5. The Camino De Santiago
At just under 800km the St. James’s Trail starts in St Jean Pied de Port in France and officially ends in Santiago de Compostela in North West Spain. The route passes through a few major cities, Pamplona, Burgos and Leon and is well supported along the way. Most people aim for around 32 days however a guide of 4-6 weeks is more realistic and takes away any pressure that takes away from the beauty.
During most years more than 100,000 people walk this particular route however there are alternative routes that are less crowded during the busy periods. The Silver Route (Via de la Plata) is about 1,000km and runs South to North, The Northern Route is 825km and has the advantage of travelling along the coast where there are multiple opportunities to swim along the way. May, June and September are the best times to walk any of the Camino de Santiagos and avoid the busy months of July and August.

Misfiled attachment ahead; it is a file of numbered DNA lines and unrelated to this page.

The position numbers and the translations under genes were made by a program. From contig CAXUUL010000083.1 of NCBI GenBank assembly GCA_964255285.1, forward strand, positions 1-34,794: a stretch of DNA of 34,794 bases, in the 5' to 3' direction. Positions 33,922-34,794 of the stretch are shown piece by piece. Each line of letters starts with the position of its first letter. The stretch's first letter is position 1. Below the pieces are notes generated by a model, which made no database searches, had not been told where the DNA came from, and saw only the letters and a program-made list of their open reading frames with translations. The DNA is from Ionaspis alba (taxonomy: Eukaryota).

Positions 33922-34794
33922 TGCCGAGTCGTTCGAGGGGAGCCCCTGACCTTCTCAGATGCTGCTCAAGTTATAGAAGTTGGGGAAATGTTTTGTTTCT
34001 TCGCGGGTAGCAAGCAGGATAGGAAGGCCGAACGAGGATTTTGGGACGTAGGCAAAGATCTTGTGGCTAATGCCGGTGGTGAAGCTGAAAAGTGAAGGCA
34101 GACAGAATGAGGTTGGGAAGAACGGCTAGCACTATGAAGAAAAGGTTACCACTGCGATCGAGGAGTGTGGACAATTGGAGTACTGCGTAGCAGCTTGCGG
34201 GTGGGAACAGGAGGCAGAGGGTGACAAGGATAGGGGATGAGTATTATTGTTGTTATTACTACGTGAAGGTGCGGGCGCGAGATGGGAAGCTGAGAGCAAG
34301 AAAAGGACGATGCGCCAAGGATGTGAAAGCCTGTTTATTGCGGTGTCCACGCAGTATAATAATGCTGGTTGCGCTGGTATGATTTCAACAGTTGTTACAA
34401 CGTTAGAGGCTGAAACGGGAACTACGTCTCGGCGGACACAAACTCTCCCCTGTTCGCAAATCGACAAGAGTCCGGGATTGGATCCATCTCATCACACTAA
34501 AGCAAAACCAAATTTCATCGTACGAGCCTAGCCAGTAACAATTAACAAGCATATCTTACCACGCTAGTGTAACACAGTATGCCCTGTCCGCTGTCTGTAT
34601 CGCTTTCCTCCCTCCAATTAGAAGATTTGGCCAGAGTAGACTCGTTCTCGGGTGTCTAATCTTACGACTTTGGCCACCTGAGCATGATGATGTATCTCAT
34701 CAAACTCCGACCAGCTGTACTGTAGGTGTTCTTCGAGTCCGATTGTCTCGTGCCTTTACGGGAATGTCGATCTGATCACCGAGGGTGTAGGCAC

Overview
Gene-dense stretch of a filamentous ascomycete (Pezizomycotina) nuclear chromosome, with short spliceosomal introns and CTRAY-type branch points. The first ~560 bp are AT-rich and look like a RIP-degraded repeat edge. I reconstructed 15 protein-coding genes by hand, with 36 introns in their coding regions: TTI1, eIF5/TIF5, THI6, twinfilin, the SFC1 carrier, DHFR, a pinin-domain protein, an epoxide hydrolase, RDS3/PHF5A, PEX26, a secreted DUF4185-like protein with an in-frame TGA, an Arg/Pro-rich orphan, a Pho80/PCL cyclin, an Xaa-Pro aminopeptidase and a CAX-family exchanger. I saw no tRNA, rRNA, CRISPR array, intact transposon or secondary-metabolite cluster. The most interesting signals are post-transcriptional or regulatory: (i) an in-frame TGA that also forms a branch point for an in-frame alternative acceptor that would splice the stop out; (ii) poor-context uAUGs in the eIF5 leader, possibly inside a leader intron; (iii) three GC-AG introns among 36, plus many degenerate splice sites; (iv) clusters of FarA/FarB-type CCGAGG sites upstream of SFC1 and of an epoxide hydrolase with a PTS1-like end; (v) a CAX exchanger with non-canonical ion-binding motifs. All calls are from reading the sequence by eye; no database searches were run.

This cheap and cheerful guide book has enough information to see you from start to finish and whilst it doesn’t go in to lots of detail, it gets the job done better anything else out there;
6. The Bibbulmun Track
The Bibbulmun Track is a long distance walking trail in Western Australia named after the Indigenous Australians from the Perth area. It runs from Kalamunda, East of Perth to Albany and is 623 miles from start to finish. The track consists of 58 sections and is marked at regular intervals with triangular pointers, most of which have an image of the ‘Wagyl‘, a mythical creature from Aboriginal Dreamtime stories.